The winner of the 2020 Naguib Mahfouz Medal for Fiction for her ground-breaking Mamluk centered novel, Awlad Al-Naas, Reem Bassiouney has maintained her high profile in the literary world by rapidly producing another brilliant historical novel, Sabeel Al-Ghariq. The timeline of the new book is more recent. It opens in the final decades of the 19th century and moves into the early years of the 20th, the key events shaping this period being the construction of the Suez Canal and subsequent British occupation of Egypt, as well as Khedive Ismail’s legacy of modernisation which brings in its wake a radically changing social scene. To say the least, this mesh of events was regarded by many as nothing short of an ogre.
Alexandria is being bombarded by the British as the European power claims its pound of flesh for debts owed for the building of the Suez Canal. Debts in this narrative thus become a running thread. The national debt is intertwined with and underscored by many other debts, some real and some imagined, some social, some domestic, some overwhelmingly moral.
The captured historical moment is of an Egypt at a crossroads. Politically, the country is on the brink of 70 years of British occupation, but British canon fire is met with fierce resistance led by Ahmed Orabi. While the political and military struggles rage on, a swirl of time-honoured traditions and norms are imperceptibly being questioned and transformed by the incoming Europeanising influences. Slavery as a legitimate practice has been terminated. Budding journalism is bringing with it a new form of documentation and knowledge. Money changes hands in new ways as a thriving cotton trade, in an increasingly cosmopolitan city, becomes a new and unexplored source of wealth. The first school for girls is established, initiating a rising awareness of the role of women empowered by education. Meanwhile, Cairo’s architecture is being refashioned to reflect the increasingly visible ethos of a European city. As always in a Bassiouney novel, the voiceover as it were is of a bewildered collective narrator. Nonetheless, nationalists like the pioneer Jewish journalist Yaqub Sanu and the Muslim Sheikh Mohamed Abdou – standing at two ends of the spectrum – are asserting the power of the incoming tide in unison.
Against this minutely researched historical backdrop, a domestic drama is played out. In the foreground is Bassiouney’s favoured character, a fearless, forward-looking, bold and audacious female, fighting for her rights and using a discourse that is futuristic rather than contemporary. Galila is a 19th-century Egyptian feminist who flies in the face of tradition by becoming a student, then a teacher, at Al-Suyofeya – later known as Al-Saneya – the first girls’ school created by Ismail Pasha. Spurning marriage, Galila nonetheless finds herself embroiled in an unlikely but reciprocal and passionate relationship with her dedicated black servant-slave, Hassan – an impossible romance. In the midst of political and social turmoil, she makes a calculated gamble by clandestinely marrying Hassan, and the marriage, although fraught with scepticism and social rejection, becomes a legendary union.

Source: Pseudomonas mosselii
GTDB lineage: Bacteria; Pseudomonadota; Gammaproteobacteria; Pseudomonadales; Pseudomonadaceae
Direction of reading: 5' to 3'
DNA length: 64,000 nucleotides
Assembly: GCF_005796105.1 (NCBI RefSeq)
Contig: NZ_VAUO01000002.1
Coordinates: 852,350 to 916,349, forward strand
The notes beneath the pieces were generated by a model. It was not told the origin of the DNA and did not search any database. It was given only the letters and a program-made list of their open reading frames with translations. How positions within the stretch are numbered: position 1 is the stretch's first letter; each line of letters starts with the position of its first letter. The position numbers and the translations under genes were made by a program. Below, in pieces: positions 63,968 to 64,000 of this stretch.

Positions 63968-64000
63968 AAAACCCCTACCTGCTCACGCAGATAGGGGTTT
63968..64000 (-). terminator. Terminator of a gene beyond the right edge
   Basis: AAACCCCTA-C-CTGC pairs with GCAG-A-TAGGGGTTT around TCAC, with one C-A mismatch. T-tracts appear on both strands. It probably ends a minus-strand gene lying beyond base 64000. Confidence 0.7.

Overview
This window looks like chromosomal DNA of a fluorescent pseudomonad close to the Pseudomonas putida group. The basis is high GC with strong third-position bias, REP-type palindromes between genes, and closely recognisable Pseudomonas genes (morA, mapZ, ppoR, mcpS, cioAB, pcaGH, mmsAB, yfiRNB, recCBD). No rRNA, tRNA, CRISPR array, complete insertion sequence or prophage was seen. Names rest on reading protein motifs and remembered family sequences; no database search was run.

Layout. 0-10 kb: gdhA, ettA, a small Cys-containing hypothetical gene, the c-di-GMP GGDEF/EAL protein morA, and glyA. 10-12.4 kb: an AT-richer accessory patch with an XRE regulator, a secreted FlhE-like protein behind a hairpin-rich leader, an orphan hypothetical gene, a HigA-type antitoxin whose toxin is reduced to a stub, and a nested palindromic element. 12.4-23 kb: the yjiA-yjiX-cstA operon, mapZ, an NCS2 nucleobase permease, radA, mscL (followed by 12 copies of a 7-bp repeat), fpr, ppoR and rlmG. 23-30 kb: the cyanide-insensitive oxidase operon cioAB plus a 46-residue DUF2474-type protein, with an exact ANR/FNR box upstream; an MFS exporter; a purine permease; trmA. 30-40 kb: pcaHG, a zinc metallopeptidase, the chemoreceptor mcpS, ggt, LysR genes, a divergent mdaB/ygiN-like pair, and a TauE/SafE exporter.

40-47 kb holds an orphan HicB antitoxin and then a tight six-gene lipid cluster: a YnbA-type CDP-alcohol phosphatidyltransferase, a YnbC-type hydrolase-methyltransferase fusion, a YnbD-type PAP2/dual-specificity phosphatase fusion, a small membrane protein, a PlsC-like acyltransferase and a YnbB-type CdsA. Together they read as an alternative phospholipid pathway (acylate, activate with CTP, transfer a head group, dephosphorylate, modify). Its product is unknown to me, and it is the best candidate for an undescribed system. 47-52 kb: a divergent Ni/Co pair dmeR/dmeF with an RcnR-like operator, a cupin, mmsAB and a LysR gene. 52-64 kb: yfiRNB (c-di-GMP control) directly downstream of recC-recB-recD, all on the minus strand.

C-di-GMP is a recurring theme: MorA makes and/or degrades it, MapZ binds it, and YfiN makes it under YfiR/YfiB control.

Ambitious in its scope, this novel is certainly more than just a fictional rendering of a historical moment. Rather, it is a curious concoction of history, folklore, and prphecy. Built on paradox and equivocation, the allegorical dimension of this multifarious novel is struck as a keynote with the frame story of the avatar, Al-Shater Hassan, whose obvious namesake is the protagonist. Having lost his dream of possessing the daughter of Sultan Al-Ghuri, Al-Shater Hassan builds a sabeel, which people later name Sabeel Al-Ghariq, as a memorial to his defeat and despair. This despair is mirrored by the sultan’s own defeat at the hands of the Portuguese, who monopolise maritime trade via the discovery of the Cape of Good Hope. This catastrophic loss of power and wealth, uniting both Mamluks and the Venetians, is given further depth through the interpolation of an imaginary correspondence belonging to the historical Venetian trader, Francesco Teldi.
Although water remains the most prevalent image, referring to life-giving springs and waterways, to rites of passage, streams and crossings, human existence remains ruthlessly intractable. Despite the factual postscript and documentary photos, riddles, equivocation and ambiguity ultimately clinch the narrative. This text is peppered with Sufi and mystical aphorisms, all pointing to the futility of the quest for certainty. The restless reader is only left with the precarious trajectory of defeat and victory, of sanity and insanity, of the known and the unknown.
Written in lucid and lyrical Arabic, this is the work of a virtuoso of literary technique, combining meticulously researched realist detail with captivating discourse. Evocative of a rich past, and combining the timely with the timeless, this compelling text can easily be adapted to the silver screen.
Reviewed by Nazek Fahmy
*A version of this article appears in print in the 28 January, 2021 edition of Al-Ahram Weekly.
Read the original article onAhram Online